Many people are interested in coroners' records as a means of following up family history or genealogy. We tend to assume that the coroner was involved only when the death was of a violent nature. However, this is a faulty assumption on our part. The coroner could also have been called in when the death was of a mysterious or accidental nature as well.
Another faulty assumption on the part of us as present day researchers is to assume that these records are of a more recent invention. Coroners have existed for hundreds of years, and in some localities those records of long ago still exist.
The new, throughly revised edition, of this indispensible guide is an
attempt to itemise all extant coroner's records in England and Wales
(county by county) which are now in public repositories. It is intended not only for
genealogists, but also for a number of other potential users of these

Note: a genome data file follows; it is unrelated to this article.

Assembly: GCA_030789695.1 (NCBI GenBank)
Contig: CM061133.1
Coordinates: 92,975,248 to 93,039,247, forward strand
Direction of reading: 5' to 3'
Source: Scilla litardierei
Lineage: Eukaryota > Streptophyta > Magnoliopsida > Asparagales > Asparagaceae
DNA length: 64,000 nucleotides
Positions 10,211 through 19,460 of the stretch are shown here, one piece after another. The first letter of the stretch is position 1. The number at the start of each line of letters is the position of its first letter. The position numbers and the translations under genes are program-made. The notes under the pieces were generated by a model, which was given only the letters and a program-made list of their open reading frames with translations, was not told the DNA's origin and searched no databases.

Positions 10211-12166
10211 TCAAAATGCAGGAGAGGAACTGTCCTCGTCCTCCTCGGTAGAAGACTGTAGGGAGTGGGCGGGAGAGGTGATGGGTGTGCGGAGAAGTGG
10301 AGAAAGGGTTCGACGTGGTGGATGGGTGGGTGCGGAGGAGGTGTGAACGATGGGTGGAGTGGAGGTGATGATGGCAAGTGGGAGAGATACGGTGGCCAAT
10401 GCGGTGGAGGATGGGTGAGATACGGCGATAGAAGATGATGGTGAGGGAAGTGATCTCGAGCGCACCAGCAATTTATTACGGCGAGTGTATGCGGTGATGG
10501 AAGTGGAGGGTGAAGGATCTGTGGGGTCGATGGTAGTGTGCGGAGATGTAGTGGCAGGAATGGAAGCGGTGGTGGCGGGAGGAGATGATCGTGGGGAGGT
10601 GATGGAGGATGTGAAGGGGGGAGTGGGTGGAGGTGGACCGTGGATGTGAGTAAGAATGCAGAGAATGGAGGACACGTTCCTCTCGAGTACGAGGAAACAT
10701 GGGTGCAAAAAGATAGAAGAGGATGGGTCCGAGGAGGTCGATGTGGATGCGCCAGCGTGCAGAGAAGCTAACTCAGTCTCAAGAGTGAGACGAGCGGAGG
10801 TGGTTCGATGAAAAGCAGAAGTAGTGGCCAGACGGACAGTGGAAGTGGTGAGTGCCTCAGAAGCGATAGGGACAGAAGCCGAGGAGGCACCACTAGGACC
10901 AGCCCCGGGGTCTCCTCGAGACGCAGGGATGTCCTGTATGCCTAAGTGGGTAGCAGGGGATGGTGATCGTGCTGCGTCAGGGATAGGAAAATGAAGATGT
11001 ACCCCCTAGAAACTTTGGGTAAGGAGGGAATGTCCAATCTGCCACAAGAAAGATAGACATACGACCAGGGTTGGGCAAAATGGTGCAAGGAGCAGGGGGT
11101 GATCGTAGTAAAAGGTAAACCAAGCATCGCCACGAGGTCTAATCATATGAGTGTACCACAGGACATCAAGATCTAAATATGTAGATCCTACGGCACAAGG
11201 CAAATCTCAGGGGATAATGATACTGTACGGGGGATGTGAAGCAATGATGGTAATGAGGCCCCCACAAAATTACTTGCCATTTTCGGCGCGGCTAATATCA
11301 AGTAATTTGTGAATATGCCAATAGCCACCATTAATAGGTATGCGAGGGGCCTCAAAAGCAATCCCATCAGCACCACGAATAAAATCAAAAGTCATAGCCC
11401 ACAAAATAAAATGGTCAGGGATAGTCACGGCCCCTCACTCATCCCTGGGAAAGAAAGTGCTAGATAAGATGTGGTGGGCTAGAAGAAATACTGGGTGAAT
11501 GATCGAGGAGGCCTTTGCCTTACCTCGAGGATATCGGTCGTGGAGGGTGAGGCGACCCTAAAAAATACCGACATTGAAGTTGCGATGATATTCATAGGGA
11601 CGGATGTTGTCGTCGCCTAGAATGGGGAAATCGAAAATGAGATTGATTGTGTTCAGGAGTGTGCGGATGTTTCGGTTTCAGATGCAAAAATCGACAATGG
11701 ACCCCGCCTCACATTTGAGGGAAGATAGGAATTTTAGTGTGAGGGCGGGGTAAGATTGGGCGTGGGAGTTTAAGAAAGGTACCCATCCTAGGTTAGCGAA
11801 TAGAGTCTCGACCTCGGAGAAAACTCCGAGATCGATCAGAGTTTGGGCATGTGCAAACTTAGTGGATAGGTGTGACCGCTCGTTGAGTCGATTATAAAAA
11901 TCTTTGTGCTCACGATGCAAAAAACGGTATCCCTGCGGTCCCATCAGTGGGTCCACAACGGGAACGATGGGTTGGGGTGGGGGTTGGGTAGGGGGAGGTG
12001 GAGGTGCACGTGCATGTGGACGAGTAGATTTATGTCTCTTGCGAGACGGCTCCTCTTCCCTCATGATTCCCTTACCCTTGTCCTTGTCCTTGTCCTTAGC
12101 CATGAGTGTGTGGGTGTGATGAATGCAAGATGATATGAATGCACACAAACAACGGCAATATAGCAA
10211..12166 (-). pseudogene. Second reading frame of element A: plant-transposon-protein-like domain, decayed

records, such as historians, archivists, sociologists, criminologists,
police, and for the coroners themselves, who are not always aware of
the records which their offices have generated over time.
there are special rules concerning access to records less than 75 years
old, and material in some areas is regularly being destroyed once it is
over 15 years old, a wealth of information may still be available.
Assizes Circuits and Class References of Indictments
The National Archives
Atlas of Coroners' Districts 1888-1902
Notes on Presentation
Coroners' Records England and Wales
- Co. Durham
- Gloucestershire and Bristol
- Wales: General